1/31/16 • Lights, Camera, Interview: How To Dress Your Best For TV

As published by The Gaston Gazette:

(1/31/16) BELMONT, N.C. – In July 2007, then-Senator Hillary Clinton addressed her peers on the Senate floor about the excessive cost of higher education. She wore a pink jacket over a black V-neck shirt that plunged just low enough to reveal a peek of her cleavage. And it was her cleavage, not her higher education message, which made headlines.

In Lillian Brown’s book, Your Public Best: The Complete Personal Appearance and Media Training Guide, she notes, “If your appearance is attractive, you can get an audience on your side before you have even said a word.” Never underestimate how the TV camera sees you. If you look uncomfortable, outrageous or even overly sensual, your appearance will receive far more attention than anything you say. Here are a few tips to help you dress your best for the television spotlight:

  • Location, location, location. Will you be interviewed outdoors? Or indoors on a set? What are the set’s background colors? BBC One’s The Graham Norton Show features an electric red sofa against a predominantly bright orange background. Guests who wear reds or shades of orange tend to disappear into the set’s sea of hot colors. It’s the “floating head” effect. If you’re unfamiliar with the program or location where your interview will take place, get as many details as possible ahead of time. And consider the nature of your interview. Normally a CEO will dress in sharp business attire – but if you’re a CEO featured for supporting a fundraising 5K race, you’d look odd being interviewed in a suit at the finish line. Dress for the occasion. Extra tip: Always bring an alternate outfit just in case there are last-minute location changes. It happens.
  • Mind the laws of color. When viewed through a camera lens, the normal rules of color don’t apply. Black makes you look more wide than slim since it eliminates contrast. White has a tendency to glow on camera and red can appear alarmingly bright. If you’re not sure what to wear, try light blue. It’s the go-to, looks-good-on-most-anyone color and pastels are typically a safe bet, too. There are, however, a few exceptions (all rules have a degree of flexibility, right?). If the public associates your brand with a particular color, then go for it. For example, many executives and volunteers with the American Red Cross wear red for events since the color is heavily tied to the brand. In the end, be color-conservative and use your best judgement. Extra tip: No plaids, stripes, checks or herringbone patterns … in any color. They tend to vibrate on camera.
  • Follow good wardrobe etiquette. If you want to be heard, look like a pro. Your clothes should be clean and wrinkle-free – no spots, blotches or baby spit up (this is when that spare outfit comes in handy). Ladies, bear in mind that a knee-length skirt gets a lot shorter – and potentially distracting – as soon as you sit down. When in doubt, wear slacks. Also, make sure your top has a spot to attach a microphone, and avoid ruffles and those aforementioned low necklines. Gentlemen, you should have about an inch of shirt cuff showing from your jacket sleeve. If you cross your legs, wear over-the-calf socks and leave the stuffy vest for another occasion. As a final note for both genders, this isn’t the time to try humorous clothing choices or to go logo loco. If you want to promote a nonprofit or your organization, a lapel pin will do just fine. Extra tip: If you haven’t worn your interview outfit in a while, give it a pre-interview test run to make sure it still fits perfectly.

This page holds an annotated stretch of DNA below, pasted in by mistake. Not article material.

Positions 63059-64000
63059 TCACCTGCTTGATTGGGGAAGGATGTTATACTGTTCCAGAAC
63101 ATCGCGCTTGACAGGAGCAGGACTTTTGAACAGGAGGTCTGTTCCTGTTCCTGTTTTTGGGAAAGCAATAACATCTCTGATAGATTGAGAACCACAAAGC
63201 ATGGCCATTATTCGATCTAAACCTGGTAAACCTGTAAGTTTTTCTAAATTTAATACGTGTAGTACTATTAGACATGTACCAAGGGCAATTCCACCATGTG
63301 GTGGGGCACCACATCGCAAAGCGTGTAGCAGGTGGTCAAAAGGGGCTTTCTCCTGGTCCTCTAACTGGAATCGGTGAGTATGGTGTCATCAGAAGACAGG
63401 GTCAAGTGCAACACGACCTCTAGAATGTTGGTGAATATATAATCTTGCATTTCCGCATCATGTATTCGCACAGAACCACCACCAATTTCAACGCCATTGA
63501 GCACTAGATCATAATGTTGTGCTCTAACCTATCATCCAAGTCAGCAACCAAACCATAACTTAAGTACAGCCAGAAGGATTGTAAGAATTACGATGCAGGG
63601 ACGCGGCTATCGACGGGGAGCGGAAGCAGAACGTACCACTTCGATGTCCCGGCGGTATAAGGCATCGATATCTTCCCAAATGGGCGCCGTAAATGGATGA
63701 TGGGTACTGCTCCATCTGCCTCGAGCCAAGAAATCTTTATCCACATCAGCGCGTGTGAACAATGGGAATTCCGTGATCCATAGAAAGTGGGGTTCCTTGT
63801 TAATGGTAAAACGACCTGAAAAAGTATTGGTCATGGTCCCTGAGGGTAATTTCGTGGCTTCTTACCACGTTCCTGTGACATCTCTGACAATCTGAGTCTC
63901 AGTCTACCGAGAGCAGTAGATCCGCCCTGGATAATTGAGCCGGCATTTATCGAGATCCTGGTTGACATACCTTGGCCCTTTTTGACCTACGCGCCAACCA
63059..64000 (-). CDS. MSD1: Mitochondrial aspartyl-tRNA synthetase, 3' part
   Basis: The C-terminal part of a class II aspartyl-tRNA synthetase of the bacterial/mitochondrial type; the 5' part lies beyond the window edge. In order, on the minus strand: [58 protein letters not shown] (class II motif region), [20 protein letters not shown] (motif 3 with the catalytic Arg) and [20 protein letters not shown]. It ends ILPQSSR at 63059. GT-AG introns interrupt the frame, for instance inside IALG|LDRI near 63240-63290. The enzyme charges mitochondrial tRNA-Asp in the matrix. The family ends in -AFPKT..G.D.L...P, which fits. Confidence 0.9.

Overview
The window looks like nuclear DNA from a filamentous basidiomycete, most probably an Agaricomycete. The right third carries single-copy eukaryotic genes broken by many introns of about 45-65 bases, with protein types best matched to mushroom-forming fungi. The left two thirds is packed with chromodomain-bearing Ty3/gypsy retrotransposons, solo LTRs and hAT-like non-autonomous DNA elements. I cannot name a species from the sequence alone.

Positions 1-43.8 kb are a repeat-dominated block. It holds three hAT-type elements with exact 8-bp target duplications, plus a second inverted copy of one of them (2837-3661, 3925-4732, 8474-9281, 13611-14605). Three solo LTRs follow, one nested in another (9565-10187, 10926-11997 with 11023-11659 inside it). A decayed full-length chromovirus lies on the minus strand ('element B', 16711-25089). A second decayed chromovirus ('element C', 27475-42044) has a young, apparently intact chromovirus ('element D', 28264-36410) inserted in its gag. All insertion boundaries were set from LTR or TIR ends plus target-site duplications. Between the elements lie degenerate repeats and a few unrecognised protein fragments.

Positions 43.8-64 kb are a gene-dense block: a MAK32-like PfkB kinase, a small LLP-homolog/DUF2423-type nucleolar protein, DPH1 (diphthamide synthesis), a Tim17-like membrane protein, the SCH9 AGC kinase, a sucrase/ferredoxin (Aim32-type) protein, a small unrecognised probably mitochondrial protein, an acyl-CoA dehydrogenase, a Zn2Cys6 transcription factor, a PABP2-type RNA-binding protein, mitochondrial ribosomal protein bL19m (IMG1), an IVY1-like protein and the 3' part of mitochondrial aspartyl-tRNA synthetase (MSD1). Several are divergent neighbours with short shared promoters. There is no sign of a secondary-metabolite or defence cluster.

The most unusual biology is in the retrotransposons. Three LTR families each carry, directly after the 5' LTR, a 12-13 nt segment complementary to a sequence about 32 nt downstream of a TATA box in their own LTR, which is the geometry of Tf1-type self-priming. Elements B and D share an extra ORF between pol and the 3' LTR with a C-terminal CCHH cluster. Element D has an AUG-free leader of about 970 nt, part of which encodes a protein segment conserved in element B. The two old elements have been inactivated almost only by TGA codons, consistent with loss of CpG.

• All that glitters isn’t gold. The camera lens has an uncommon attraction to shiny, glaring things – to the detriment of your interview. Dangling earrings, flashy rings and accessories that make noise (i.e., charm bracelets) are all distractions to the viewing audience. Even eyeglasses and watches fall prey to the camera’s fondness for glare. Extra tip: Ladies, it’s a good idea to tone down your nail polish, too. Best bets are clear or pale pink lacquer.
  • And speaking of shine … powder is your best friend (fellas, this applies to you, too). Unless you want your nose, chin, forehead and bald spot to look like glowing beacons of light, give power to the powder. According to Brown, “Makeup has only one purpose: to enhance your natural beauty. It should maximize your good features and subtly diminish any problem areas. Your makeup should be a miracle of understatement and should not attract attention to itself.” A case in point is Tammy Faye Baker. Most people remember her makeup and not her messages. Extra tip: Ladies, use a matte lipstick versus a shimmery gloss.

Granted, the rise of high definition television has helped soften the rules to an extent – shapes and colors are more defined – but in other ways, HD has made the rules more important. Even the tiniest flaws are amplified for the world to see. But with thoughtful preparation, you can make the most of your TV interview appearance. As Coco Chanel said, it’s always better to be slightly underdressed. Follow her advice and ours, and your message will be heard loud and clear.

Lyerly Agency’s President and CEO Elaine Lyerly and Executive Vice President and COO Melia Lyerly share their 35+ years of marketing, advertising, public relations and brand strategy experience with readers each month in a column published by The Gaston Gazette.